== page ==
There is already tension in the room as you enter Freestanding Room to see Rootless Tree directed by Isabel Farias Lehoux. There is an ominous clock sound in the background as Jen Viens (Norma) and Rebecca Rowley (June) sit at a rustic wooden table staring each other down, slightly moving every few minutes. The set is centred around this huge and beautiful light fixture tree that is hung from the ceiling, and extends across the entire stage. There is an eerie soundtrack which plays throughout the piece, helping to clarify themes, rhythm and moments. The audience is immediately transported into these women’s world as they enter.
Both the writing and acting of the piece have a very classic high-brow theater feeling to them which is not often seen at the Fringe. The two women in the piece are continuously at odds with one another as Norma continues to get drunker and June obsesses over her potential presidency in the Women’s Christian Temperance Movement. But they share one thing in common – a desire for their husband to come home. Instead of their husband, a visitor appears, calling themselves Fran (Julia Thomas) and uproots these women’s normal (if dysfunctional) evening routine.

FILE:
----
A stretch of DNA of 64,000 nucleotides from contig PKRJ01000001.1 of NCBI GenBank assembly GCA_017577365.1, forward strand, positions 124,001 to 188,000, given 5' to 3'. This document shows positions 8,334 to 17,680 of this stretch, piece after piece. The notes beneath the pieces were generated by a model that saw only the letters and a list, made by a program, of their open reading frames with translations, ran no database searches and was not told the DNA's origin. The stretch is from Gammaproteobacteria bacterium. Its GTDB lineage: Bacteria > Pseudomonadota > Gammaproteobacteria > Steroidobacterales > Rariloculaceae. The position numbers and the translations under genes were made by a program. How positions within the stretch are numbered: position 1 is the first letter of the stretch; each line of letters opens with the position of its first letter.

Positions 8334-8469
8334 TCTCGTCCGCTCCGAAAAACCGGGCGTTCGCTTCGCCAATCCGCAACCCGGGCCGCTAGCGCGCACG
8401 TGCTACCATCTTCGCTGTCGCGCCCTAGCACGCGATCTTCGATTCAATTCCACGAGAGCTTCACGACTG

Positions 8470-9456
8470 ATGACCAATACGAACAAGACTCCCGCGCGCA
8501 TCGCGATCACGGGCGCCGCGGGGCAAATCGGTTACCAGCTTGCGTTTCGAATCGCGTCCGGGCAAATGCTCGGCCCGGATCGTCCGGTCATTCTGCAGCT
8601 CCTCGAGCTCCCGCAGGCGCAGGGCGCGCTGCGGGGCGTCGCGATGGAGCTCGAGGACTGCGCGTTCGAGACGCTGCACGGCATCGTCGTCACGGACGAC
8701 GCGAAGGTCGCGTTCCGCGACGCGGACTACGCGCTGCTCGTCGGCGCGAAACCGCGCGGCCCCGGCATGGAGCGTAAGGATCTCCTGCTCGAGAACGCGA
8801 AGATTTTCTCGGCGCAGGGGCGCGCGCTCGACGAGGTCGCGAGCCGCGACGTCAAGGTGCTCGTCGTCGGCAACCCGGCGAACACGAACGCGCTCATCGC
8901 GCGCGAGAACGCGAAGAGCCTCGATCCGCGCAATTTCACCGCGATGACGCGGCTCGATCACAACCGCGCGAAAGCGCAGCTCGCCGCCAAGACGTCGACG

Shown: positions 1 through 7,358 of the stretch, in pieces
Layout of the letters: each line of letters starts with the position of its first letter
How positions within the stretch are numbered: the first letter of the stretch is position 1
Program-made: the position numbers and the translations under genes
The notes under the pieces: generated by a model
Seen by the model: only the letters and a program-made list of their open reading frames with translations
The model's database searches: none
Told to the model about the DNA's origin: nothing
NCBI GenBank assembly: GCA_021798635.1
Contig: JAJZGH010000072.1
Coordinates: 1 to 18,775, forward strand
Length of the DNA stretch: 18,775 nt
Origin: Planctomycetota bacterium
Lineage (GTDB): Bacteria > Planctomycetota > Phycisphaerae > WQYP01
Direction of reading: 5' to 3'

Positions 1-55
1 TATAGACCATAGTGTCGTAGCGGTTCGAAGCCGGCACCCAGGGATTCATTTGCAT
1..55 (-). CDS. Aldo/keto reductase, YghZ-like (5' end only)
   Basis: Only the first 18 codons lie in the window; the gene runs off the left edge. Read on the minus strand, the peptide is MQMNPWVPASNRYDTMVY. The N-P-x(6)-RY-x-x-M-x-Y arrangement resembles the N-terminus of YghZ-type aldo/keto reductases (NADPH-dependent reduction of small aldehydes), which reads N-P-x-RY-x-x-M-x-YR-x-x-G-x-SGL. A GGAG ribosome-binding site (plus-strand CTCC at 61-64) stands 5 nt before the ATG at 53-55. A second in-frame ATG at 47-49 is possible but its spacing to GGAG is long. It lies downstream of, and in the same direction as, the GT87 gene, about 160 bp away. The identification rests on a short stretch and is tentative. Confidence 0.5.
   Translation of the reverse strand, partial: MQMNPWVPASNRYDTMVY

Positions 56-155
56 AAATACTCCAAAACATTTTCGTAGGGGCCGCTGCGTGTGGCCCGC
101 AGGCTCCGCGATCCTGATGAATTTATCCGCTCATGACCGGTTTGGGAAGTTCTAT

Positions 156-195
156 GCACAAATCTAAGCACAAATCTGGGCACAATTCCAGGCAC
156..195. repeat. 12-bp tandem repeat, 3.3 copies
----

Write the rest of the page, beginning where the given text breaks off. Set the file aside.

Though the play is beautifully created, the other-worldly aspects of the show can leave the audience confused and unsure of the characters. Are the two women split personalities of the same character? Who is Fran? Frances? Frankie? Are they all the same character split between three actors? There are beautifully structured small stories of their pasts, but it is the kind of show that leaves the audience working to piece the small snippets together to understand the larger picture of what they just saw on stage.
If you want to see solid acting, a beautiful set, and love spending the evening discussing different theories of what was happening on stage, then Rootless Tree is the show for you!
Rootless Tree continues to run at The Freestanding Room until June 17 as part of the St. Ambroise Montreal FRINGE Festival. You can get tickets for Rootless Tree HERE. Find out all shows and info at montrealfringe.ca. Montreal Rampage coverage of the Fringe Festival includes reviews of Greasy